When many people start a backyard flock, they typically start by raising chickens and producing chicken eggs. However, more and more people are discovering the joys and benefits of raising ducks as well. Ducks not only provide great companionship, but they will also produce plenty of delicious eggs.
These eggs are quite different from chicken eggs in taste, looks, and nutrition. Here, we tell you everything you need to know about duck eggs:
Duck Eggs Size and Looks
Generally speaking, duck eggs are larger than chicken eggs. In fact, they tend to be about 50% larger. Their size can vary by breed, but duck eggs can weigh anywhere from 1.55 ounces to 2.5 ounces.
They can also appear in a wide range of colors. Once again, this varies by breed. Some are blue, some white, and some pale green. You may even find some duck eggs that are gray.
What really makes duck eggs stand apart, though, are their tough shells. While chicken eggshells can be fragile, duck eggshells can withstand some beating. This can make them harder to crack, but it does ensure a longer shelf life.
Once you crack it open, you’ll find whites and yolks similar to chicken eggs. The whites are partially transparent, but the yolk will be larger than that of chicken yolk.
Duck Egg Nutritional Value
Because duck eggs are larger than chicken eggs, they will contain more calories. However, they’re also jam-packed with nutritional benefits. Here is a quick breakdown:
- Iron: 2.7 mg
- Protein: 9 g
- Vitamin A: 472 IU
- Choline: 184 mg
- Folate: 56 mcg
- Omega-3 Fatty Acids: 72 mg
Additionally, duck eggs contain a different kind of protein in their whites than chicken eggs. As such, people with chicken egg allergies can usually safely eat duck eggs, but be sure to check with your doctor first!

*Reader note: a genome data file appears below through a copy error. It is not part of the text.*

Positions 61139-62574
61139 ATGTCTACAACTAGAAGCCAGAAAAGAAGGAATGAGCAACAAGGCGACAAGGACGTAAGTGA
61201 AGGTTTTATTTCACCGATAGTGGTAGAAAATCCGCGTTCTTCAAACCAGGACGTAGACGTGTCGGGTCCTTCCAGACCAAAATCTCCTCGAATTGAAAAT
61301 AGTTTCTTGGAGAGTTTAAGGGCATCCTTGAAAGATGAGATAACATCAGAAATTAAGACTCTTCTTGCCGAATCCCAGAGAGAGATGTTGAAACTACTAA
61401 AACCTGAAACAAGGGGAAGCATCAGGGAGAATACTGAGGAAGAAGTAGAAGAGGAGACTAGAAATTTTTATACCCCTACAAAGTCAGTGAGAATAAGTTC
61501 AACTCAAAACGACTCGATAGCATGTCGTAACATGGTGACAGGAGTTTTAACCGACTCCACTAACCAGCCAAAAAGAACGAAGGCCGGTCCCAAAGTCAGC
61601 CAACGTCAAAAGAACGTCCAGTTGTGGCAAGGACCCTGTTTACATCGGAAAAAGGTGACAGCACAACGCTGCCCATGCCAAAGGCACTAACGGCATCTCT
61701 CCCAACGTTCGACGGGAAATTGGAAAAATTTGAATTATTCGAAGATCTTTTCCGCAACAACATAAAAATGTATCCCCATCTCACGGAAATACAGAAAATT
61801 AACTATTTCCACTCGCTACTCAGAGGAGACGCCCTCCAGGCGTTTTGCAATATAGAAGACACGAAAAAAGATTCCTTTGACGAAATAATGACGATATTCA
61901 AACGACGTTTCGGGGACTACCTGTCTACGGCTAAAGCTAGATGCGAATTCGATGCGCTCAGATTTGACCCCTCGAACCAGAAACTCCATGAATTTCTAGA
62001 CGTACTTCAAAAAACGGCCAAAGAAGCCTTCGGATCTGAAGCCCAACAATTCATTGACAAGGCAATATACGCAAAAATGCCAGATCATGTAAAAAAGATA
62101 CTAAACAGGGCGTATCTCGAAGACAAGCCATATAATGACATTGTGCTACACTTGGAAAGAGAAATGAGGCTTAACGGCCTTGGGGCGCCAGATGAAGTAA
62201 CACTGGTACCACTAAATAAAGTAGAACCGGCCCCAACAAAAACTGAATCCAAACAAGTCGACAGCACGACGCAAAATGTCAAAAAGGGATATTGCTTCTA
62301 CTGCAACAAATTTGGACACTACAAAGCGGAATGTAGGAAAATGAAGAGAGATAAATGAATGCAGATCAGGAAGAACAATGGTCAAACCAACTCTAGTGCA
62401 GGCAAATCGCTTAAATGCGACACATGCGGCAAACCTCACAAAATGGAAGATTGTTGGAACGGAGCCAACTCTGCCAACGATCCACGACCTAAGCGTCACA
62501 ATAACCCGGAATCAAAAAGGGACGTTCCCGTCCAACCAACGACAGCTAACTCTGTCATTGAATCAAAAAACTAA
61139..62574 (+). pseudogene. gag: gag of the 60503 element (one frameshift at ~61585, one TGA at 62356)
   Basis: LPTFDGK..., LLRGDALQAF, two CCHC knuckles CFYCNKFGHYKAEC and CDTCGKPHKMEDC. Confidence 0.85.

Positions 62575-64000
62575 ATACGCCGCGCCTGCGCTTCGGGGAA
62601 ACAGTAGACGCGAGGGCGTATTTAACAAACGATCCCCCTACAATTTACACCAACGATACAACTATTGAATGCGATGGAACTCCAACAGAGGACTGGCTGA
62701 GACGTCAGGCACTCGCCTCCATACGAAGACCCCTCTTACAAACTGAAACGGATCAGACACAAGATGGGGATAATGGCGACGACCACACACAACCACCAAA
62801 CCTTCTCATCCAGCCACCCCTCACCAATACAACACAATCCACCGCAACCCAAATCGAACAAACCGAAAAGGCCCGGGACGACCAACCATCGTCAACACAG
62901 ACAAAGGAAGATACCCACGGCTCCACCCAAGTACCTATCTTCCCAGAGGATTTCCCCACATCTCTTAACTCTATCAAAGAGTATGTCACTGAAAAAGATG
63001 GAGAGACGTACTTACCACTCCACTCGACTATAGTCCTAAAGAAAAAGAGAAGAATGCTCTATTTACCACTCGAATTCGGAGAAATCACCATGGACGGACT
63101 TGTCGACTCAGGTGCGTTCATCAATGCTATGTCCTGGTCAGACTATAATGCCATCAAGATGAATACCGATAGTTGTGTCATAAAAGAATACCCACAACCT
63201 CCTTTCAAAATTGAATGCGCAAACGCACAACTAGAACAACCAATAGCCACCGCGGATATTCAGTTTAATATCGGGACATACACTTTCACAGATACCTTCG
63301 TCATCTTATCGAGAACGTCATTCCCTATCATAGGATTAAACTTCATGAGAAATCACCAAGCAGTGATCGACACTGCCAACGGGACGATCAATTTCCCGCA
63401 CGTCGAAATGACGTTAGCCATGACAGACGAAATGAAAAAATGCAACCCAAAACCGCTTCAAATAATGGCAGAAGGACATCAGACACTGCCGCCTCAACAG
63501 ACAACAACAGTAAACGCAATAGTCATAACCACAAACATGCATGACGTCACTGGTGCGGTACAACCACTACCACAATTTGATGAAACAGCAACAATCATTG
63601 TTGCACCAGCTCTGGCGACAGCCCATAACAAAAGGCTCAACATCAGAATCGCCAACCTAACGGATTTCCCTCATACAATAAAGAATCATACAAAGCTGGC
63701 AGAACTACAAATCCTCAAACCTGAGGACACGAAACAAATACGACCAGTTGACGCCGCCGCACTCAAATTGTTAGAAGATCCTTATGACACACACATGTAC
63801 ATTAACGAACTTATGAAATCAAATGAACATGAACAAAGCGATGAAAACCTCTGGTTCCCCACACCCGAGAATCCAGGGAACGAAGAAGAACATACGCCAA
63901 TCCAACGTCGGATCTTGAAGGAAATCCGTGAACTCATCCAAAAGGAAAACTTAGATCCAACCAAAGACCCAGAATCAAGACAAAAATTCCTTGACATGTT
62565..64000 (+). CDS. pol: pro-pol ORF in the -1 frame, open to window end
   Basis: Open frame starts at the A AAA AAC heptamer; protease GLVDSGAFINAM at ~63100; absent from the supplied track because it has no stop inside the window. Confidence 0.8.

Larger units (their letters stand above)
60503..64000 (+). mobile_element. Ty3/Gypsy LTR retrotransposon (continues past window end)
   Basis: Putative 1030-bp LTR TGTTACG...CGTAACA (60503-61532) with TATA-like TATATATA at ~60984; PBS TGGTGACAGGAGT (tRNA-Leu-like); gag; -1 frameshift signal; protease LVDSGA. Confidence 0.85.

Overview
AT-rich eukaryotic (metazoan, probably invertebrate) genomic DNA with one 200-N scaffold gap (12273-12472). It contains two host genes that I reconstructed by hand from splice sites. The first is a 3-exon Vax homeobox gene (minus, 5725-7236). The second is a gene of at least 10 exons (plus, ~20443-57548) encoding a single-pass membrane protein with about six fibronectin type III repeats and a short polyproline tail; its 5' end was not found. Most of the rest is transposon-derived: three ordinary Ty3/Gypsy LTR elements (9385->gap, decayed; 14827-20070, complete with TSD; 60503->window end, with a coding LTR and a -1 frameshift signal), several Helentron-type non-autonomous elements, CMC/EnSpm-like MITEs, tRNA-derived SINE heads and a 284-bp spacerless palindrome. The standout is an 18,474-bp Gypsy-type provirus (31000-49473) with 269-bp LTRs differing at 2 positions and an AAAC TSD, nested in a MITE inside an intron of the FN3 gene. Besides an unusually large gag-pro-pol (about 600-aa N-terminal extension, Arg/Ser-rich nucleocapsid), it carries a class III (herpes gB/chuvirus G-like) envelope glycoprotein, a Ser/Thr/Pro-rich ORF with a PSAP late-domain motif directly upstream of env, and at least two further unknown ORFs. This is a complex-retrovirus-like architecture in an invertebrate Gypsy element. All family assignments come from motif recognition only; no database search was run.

Egg Laying Duck Breeds
Just as certain chicken breeds are best for egg laying, there are certain duck breeds that are best for egg laying as well. Khaki Campbell ducks are the best breed for egg laying. They start laying when they’re 5-7 months of age and can product up to 300 eggs per year. They’re also avid foragers and extremely active.
Besides for the Khaki Campbell, there are several other duck egg laying breeds. These include the following:
- Welsh Harlequin
Caring for Duck Eggs
Once you have your collection of duck eggs, what do you do with them?
Duck eggs do not need to be refrigerated (neither do chicken eggs). However, they will last longer if you place them in the fridge. Duck eggs that are left out in the open will last about 3 weeks; duck eggs that are stored in the refrigerator will last 3-4 months.
You should also always wash your duck eggs, but when you wash them can vary. If you don’t want to store your duck eggs in the refrigerator, then wash the eggs just before you use them. Doing so will preserve the “bloom” or “cuticle”—an invisible coating over the eggshell that helps keep the egg fresh inside. When you wash an egg, you also wash away its coating. But if you plan to refrigerate your eggs, you can wash the eggs right as you get them.